When something better comes along, it’s preferable to adopt it. Decimal currency is one example. Metric measures are others.

  13. Ronnie Cohen says:

    @Tel

    The 1824 Weights and Measures Act, which brought in the imperial system, standardised weights and measures and abolished older measurements such as the English wine gallon. Every civilised country has recognised the need for one, and only one, system of weights and measures. This was mentioned in the Magna Carta document in 1215. Thus there should be a single system used for legal, official, administrative and trade purposes. Individuals will still be free to use any measurement system they want for private activities such as cooking and DIY work.

    The issue about measurements is a separate issue from language. The sixpence, farthing and guinea are also part of British heritage but nobody today is arguing for the UK to go back to using the old currency with pounds, shillings and pence (£sd). Metric has many advantages over imperial. It is simple to learn and use, has a much wider range of multiples at both ends of the scale, is a world standard, there are no measurement tables to learn unlike imperial and is fully compatible with our decimal number system. Some of these reasons were the same reason for switching to a decimal currency in 1971. Decimal currencies are used worldwide and the advantages of decimal currencies are now taken for granted.

    Measurement regulations are not normally decided by referendum. In the UK and many other countries, elected representatives make laws about the use of measurements.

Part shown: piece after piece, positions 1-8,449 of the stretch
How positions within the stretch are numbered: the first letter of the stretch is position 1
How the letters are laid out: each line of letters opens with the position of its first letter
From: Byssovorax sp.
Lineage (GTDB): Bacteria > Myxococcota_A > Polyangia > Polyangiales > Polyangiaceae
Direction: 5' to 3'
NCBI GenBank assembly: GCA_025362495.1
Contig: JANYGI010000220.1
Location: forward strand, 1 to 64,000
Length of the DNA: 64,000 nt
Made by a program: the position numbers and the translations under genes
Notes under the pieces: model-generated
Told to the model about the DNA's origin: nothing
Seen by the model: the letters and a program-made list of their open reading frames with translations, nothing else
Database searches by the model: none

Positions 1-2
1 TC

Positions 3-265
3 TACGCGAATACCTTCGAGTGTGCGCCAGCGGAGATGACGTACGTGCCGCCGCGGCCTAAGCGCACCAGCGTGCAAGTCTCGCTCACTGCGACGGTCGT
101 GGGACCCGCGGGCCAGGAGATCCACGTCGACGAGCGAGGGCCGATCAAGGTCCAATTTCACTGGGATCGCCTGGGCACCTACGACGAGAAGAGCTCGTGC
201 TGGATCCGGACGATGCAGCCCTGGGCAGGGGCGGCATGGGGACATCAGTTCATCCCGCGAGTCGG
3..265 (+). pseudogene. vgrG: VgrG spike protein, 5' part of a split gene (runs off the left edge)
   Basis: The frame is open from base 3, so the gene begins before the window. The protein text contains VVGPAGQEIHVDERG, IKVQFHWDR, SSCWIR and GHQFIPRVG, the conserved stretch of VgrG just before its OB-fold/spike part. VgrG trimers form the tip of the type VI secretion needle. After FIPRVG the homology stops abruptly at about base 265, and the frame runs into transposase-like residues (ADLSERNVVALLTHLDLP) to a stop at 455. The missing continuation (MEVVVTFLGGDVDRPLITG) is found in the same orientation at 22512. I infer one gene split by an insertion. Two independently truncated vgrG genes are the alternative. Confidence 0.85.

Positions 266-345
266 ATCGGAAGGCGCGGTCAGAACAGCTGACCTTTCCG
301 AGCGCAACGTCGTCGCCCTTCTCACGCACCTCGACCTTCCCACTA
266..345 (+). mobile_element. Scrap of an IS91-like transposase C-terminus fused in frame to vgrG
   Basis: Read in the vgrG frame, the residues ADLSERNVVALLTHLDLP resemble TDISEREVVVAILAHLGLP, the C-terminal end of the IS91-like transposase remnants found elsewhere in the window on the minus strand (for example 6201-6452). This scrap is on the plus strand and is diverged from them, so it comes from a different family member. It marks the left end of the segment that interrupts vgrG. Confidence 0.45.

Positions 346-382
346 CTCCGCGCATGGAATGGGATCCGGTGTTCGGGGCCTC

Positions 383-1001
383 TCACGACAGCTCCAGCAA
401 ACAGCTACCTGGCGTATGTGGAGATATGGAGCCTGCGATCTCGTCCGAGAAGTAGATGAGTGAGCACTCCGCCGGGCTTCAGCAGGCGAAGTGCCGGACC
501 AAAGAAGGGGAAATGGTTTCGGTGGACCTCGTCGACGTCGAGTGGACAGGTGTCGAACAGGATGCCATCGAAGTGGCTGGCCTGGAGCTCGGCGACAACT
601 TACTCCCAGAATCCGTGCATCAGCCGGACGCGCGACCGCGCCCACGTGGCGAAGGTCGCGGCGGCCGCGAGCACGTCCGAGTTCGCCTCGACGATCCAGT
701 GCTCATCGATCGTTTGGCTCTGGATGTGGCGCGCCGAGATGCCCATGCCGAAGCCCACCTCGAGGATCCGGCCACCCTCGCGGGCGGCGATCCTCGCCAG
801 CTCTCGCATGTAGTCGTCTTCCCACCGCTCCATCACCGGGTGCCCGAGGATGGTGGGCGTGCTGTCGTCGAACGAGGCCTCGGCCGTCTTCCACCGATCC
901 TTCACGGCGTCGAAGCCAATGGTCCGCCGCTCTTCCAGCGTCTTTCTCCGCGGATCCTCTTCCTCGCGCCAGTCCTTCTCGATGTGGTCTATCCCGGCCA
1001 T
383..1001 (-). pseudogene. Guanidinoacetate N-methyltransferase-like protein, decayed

14. Jake says:

    Ted: you seem to link measurement with language. These are completely different issues. You appreciate diverse cultures, so do I. But just imagine if every country had its own units of measurement on the roads. How would we ever cope? Even now, languages change, as you say with Welsh in the UK. But driving around continental Europe, as I often do, I am pleased that the units of (metric) measurement remain the same even if the shapes and signs of the road signs change and there is sometimes language on the signs which I cannot understand. The thing is, the more you leave language out of measurement and focus on a single system of units, the easier it becomes for everyone to understand the meaning of the signs. Language actually adds clutter to signs. More often than not you cannot read language on signs when driving anyway as you pass the sign too quickly. Better to concentrate on having simple signs showing units that everyone can understand, Brits, Celts, the Welsh and everyone else. There is no loss of heritage or culture in doing that.

  15. Cliff says:

    Tel,
    Innovation, resourcefulness, inventiveness and excellence is heritage to be proud of.